How a decision at 15 forever changed Keith Thurman's life

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A yellowing copy of a newspaper article hangs on the wall of St. Pete Boxing Club.

The headline reads: “Young boxer navigating a narrow path.” This follows: “Keith Thurman, 15, is focused on being one of the few to reach the Olympics, school a lower priority.”

Thurman is 30 years old now, an undefeated welterweight world titleholder among boxing’s elite performers and a multimillionaire. It is exactly where he believed he would wind up when he was 15.

At that age, few kids know what they want to do with their life, or they have tunnel-vision focus on the future, unless that future means plans for the weekend.

But Thurman wasn’t an ordinary teenager. He knew what he wanted, and he dropped out of Clearwater High School in his hometown of Clearwater, Florida, when he turned 16 to gamble on himself and a career in boxing.

His bet has paid off handsomely. Thurman will be making his sixth title defense against a legend — the still-formidable secondary world titlist Manny Pacquiao, whom he will meet on Saturday (Fox PPV, 9 p.m. ET) at the MGM Grand Garden Arena in Las Vegas.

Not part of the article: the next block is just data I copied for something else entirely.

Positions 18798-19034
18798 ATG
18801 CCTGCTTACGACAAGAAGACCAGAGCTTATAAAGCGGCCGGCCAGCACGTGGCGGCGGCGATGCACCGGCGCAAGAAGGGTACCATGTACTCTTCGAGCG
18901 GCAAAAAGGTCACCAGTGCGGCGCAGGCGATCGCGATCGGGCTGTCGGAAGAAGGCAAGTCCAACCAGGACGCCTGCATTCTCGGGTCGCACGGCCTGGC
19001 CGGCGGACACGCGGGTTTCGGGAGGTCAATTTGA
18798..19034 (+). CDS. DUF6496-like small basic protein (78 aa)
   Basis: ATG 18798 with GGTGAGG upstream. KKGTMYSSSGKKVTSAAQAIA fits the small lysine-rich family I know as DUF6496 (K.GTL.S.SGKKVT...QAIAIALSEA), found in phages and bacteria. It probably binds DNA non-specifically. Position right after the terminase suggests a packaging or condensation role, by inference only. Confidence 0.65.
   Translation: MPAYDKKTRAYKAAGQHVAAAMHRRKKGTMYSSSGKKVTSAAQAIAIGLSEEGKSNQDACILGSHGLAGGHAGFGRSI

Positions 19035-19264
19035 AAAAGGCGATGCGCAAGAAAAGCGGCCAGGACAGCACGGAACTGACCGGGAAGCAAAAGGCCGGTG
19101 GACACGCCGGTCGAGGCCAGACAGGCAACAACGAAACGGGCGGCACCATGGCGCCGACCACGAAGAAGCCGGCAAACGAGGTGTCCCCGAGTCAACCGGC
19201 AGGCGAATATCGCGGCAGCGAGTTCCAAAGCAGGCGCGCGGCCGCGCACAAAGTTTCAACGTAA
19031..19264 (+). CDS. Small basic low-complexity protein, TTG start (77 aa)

“At the end of the day, you know, Keith Thurman is just not a 9-to-5 kind of guy,” Thurman said. “You know, know thyself. I’ve always known what I wanted for myself. I was 10 years old when I said nobody is going to be the boss of me. And I shocked a lot of people with that statement. I mean, I can barely listen to my own mother — how am I going to have a boss, you know?

“I was rebellious, I was a dreamer, and I didn’t know it at a young age, but I’ve always been an entrepreneur and I was going to pursue boxing and hope that boxing opens up doors that allows me to live out my life as an entrepreneur. And luckily for me, I’ve had great success, and I believe that I will have a life after boxing as well.”

Thurman may not have a formal education, but he has sought one on his own by reading and traveling the world. It would be just as easy to have a conversation with him about real estate or politics as it would be to have one about boxing.

“The day I turned 16, I handed in my [school] books, and when you turn your books in, you have to present them to the head principal,” he said. “So I’m sitting at the principal’s desk. He just simply said, ‘Do you really want to put all your eggs in one basket?’ My comment was, ‘You don’t know how good my basket works.'”

Thurman fought as an amateur for three more years — though he did not reach the Olympics as he had hoped to do — before turning professional two weeks after turning 19. He has not looked back since.

Asked if he would ever consider returning to school later in life, now that he could afford the tuition as a result of boxing paydays, Thurman joked, “I’m a doctor already, baby. Educated in boxing. So, I got my doctorate.

“A lot of people weren’t sure if I was making the right decision, but I knew I wasn’t going to be uneducated. I was just taking a different path of education.”

Keith Thurman